Discovery Quarterly Ad Trends Running "A Little Bit" Behind Target

David Zaslav

Discovery Communications boss David Zaslav made $49.9 million in 2012, slightly below the $52.4 million that he had earned in 2011. But that was enough to see him yet again rank just behind Moonves in terms of compensation for bosses of big entertainment companies. The year-over-year drop was due to changes in the value of his stock options, even as the company’s shares rose more than 50 percent last year.

David Zaslav also once again raises concerns about the planned Comcast-Time Warner Cable deal

Discovery Communications is seeing third-quarter advertising revenue growth slightly behind the mid-single digit percentage range management has predicted amid soft summer ratings, CEO David Zaslav said Wednesday.

He highlighted difficult year-ago ratings comparisons.

Speaking at the Goldman Sachs 23rd Annual Communacopia Conference in New York in a session that was webcast, he said: "We are definitely hurt by the fact that [the quarter started off somewhat weak] on some of our big networks….I would say it's a net negative…We are a little bit behind heading into September. We will have to see where our September numbers are."

Summarizing current trends as of early September, he said: "TLC is off to a good start. OWN had a big start to September, and Discovery is doing better." TLC has been further growing its ratings over the past year with the help of shows by Tyler Perry.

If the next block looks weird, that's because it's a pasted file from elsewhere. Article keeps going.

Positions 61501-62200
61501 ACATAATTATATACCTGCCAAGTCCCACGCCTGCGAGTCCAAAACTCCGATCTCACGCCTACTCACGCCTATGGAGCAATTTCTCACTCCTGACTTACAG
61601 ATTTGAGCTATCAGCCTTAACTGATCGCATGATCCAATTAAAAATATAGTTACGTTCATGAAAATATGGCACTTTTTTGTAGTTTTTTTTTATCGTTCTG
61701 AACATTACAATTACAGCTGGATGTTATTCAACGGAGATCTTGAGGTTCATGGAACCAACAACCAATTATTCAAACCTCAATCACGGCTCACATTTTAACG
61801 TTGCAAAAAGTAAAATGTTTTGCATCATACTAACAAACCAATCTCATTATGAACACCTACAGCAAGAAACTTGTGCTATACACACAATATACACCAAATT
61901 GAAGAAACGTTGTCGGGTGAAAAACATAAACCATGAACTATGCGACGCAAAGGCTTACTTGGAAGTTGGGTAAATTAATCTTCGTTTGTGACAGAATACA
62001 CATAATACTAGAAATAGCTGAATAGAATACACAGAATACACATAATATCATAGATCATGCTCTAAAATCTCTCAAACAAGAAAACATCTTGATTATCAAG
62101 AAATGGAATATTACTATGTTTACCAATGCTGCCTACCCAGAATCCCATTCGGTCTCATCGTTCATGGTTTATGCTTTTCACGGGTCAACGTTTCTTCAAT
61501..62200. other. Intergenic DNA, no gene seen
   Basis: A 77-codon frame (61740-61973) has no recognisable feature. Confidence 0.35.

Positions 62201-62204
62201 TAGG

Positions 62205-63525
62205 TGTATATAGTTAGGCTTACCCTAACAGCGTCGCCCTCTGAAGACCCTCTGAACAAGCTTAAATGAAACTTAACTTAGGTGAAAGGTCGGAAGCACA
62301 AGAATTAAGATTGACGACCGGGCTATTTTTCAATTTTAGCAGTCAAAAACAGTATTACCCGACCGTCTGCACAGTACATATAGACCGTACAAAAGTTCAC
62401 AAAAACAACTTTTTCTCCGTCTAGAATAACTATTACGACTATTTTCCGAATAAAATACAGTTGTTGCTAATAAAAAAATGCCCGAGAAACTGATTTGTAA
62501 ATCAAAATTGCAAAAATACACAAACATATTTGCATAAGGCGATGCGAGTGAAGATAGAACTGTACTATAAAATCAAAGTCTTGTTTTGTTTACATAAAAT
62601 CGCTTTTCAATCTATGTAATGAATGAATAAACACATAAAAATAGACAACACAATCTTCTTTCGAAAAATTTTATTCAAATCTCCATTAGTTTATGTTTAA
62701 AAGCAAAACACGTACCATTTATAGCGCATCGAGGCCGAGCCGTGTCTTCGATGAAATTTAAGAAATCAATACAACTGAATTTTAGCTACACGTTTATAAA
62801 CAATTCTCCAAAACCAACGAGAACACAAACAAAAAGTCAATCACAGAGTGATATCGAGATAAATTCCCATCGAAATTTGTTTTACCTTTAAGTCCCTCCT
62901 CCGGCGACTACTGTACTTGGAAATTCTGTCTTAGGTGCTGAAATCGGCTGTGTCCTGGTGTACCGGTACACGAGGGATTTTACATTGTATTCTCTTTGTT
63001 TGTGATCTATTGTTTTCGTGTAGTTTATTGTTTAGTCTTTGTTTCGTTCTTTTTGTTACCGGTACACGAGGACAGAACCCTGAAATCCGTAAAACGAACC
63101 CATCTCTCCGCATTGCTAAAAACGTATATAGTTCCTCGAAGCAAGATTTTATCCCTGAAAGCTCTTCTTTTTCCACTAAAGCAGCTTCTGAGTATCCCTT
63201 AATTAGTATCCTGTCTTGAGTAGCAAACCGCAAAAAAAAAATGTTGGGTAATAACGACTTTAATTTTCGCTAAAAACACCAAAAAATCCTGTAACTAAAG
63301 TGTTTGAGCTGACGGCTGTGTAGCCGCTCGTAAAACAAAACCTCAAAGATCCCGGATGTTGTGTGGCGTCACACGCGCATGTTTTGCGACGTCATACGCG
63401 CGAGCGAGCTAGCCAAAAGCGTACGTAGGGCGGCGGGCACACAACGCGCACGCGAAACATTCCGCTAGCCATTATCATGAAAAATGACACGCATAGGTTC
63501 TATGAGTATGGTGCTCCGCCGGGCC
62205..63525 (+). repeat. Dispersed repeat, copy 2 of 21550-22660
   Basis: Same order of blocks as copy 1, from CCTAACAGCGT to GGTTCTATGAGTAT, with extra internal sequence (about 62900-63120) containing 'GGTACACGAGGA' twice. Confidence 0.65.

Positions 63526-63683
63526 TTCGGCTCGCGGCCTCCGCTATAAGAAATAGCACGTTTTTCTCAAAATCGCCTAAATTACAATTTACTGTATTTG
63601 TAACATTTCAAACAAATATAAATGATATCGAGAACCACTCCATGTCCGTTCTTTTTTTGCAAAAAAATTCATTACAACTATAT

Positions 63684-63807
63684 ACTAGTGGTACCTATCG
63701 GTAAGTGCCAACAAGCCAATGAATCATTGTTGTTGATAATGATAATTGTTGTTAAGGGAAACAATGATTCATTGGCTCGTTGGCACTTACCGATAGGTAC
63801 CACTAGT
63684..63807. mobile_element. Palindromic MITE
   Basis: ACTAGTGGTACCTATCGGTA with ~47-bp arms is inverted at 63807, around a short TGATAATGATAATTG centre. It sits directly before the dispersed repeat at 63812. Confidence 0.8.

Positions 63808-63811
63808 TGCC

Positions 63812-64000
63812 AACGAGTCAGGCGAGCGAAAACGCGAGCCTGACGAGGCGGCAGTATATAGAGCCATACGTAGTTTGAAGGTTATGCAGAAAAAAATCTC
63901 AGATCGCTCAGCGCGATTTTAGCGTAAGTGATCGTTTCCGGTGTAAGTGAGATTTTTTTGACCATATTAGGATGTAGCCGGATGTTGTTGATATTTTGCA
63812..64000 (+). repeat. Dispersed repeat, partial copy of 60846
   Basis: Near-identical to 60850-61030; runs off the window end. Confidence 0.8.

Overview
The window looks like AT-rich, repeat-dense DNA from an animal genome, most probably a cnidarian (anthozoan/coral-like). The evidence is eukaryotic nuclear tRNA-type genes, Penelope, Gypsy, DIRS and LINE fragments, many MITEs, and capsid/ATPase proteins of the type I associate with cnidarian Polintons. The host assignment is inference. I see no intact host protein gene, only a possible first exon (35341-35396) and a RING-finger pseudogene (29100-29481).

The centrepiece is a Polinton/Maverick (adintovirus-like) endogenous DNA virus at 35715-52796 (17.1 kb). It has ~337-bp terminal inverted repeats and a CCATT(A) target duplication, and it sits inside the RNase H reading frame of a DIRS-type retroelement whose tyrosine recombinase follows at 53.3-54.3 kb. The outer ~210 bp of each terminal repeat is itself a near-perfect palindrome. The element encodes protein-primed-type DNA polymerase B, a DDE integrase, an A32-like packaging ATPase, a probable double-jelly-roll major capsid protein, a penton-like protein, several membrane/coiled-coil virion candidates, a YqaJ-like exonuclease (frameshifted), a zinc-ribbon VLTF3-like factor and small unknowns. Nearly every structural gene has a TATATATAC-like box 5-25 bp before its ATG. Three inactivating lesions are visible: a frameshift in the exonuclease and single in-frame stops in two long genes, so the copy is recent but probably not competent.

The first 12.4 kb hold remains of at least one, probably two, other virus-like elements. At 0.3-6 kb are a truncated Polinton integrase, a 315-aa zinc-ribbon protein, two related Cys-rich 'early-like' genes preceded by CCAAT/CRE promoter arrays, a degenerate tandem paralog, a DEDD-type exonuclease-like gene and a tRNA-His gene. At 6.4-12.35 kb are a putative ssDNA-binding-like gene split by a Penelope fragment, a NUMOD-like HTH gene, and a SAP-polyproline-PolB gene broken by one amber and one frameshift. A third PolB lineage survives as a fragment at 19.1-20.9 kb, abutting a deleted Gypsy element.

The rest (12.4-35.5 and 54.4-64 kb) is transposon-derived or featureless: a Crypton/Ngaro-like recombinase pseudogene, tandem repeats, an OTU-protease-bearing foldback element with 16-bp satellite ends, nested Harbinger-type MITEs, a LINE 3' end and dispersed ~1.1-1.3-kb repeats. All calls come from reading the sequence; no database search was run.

Did the weaker-than-expected upfront advertising sales this year signal a shift by marketers from TV to digital ad media? "We haven't seen it," Zaslav said, but added that his team does recognize that consumers are spending a lot of time on other media platforms these days. He said ad clients still seem to feel that TV remains the best way to reach big audiences, reiterating similar bullish comments from other industry executives

With networks having held back ad inventory amid soft upfront trends to sell it in the scatter market closer to air-time, Zaslav was also asked Wednesday how that is playing out. "So far, we are winning the bet," he said. "But it's very early."

Zaslav on Wednesday also once again raised concerns about the planned Comcast acquisition of much of Time Warner Cable, saying it raises "some serious issues" and would be "a big swing" for the industry. He said Discovery is talking to the FCC about it and hasn't formed "our final view of it yet."

He also once again predicted that the FCC review could run into the second quarter or summer of 2015. Comcast has targeted a deal close for early 2015. Shareholders of both firms will vote on the deal next month.

Jason Armstrong, senior vp of investor relations at Comcast, later in the conference said that Comcast continues to expect an early 2015 deal close. He said the current review clock points to a decision by around Jan. 6, but the clock could be stopped for a while, as in past deal reviews, and restarted.

Customer service is getting "a ton of attention internally" as part of the deal planning, he said. Customer service is difficult to model for analysts, but management is "incredibly focused on" it, Armstrong said.  

He also said that Comcast-owned entertainment giant NBCUniversal has further upside in terms of carriage fees and advertising rates where the company is still underperforming peers.  

Sept. 10, 8:55 a.m. Updated with Comcast comments.

Twitter: @georgszalai